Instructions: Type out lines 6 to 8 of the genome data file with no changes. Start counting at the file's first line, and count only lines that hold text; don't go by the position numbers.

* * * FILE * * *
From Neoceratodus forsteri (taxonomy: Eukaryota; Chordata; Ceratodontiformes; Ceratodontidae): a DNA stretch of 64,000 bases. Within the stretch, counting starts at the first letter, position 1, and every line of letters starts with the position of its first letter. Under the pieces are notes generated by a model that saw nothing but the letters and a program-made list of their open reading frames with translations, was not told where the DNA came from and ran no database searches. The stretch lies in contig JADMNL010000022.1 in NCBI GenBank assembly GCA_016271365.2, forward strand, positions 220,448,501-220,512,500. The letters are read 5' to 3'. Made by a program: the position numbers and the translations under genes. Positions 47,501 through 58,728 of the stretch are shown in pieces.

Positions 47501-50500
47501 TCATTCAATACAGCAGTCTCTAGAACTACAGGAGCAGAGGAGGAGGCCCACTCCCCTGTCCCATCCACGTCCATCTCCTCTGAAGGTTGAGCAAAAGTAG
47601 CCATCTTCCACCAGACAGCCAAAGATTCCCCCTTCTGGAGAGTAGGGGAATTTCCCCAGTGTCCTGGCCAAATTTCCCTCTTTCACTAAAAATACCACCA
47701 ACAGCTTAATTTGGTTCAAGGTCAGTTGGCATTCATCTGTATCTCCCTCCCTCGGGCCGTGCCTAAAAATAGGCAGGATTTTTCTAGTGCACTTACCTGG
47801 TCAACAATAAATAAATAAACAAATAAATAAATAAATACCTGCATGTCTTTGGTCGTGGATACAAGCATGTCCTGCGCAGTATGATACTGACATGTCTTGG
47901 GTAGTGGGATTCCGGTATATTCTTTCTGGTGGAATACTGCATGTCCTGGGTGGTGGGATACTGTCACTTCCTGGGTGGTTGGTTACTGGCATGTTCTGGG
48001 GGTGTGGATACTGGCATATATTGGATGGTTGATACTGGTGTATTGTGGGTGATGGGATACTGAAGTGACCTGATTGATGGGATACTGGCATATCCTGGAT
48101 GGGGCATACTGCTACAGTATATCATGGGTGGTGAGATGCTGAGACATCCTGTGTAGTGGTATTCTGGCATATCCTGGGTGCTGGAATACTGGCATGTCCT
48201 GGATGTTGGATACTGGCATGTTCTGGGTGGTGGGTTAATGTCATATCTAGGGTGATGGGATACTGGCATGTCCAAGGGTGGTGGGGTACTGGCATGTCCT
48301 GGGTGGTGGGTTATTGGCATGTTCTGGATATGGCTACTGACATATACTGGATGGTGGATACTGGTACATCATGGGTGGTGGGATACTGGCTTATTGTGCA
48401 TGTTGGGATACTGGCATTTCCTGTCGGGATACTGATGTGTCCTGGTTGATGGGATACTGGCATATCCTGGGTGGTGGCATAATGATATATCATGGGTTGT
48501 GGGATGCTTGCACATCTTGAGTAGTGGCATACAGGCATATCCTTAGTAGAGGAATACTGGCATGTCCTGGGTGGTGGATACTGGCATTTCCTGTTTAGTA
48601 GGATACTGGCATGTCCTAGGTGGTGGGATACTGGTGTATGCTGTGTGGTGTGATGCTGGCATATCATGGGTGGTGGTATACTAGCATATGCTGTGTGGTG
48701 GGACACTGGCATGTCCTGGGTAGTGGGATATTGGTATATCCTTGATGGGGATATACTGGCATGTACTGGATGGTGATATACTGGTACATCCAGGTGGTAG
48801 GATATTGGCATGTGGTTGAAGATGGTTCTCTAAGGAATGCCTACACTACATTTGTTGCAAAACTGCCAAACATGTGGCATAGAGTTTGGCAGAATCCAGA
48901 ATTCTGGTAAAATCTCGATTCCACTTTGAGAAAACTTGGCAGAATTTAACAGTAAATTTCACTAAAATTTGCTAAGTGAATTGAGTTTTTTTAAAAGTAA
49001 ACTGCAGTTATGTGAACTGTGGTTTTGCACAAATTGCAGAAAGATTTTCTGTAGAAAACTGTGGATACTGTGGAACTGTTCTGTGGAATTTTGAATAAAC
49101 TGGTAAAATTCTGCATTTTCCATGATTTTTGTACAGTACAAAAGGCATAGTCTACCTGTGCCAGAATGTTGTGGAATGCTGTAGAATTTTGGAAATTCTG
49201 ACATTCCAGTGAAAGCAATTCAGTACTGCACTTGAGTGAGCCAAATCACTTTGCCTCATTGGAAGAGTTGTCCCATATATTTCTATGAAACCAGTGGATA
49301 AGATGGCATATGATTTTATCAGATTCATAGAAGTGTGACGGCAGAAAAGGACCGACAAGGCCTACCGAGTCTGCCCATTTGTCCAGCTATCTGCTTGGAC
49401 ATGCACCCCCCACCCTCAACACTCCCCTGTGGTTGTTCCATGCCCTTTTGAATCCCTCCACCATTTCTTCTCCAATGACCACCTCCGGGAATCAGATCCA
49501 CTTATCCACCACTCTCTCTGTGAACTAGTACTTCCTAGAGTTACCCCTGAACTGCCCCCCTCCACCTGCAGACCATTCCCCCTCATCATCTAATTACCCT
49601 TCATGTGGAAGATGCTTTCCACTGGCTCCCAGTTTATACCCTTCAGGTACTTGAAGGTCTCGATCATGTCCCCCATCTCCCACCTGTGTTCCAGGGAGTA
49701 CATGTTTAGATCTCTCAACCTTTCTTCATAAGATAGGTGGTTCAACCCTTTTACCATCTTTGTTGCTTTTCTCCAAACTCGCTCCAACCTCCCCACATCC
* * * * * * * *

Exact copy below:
47801 TCAACAATAAATAAATAAACAAATAAATAAATAAATACCTGCATGTCTTTGGTCGTGGATACAAGCATGTCCTGCGCAGTATGATACTGACATGTCTTGG
47901 GTAGTGGGATTCCGGTATATTCTTTCTGGTGGAATACTGCATGTCCTGGGTGGTGGGATACTGTCACTTCCTGGGTGGTTGGTTACTGGCATGTTCTGGG
48001 GGTGTGGATACTGGCATATATTGGATGGTTGATACTGGTGTATTGTGGGTGATGGGATACTGAAGTGACCTGATTGATGGGATACTGGCATATCCTGGAT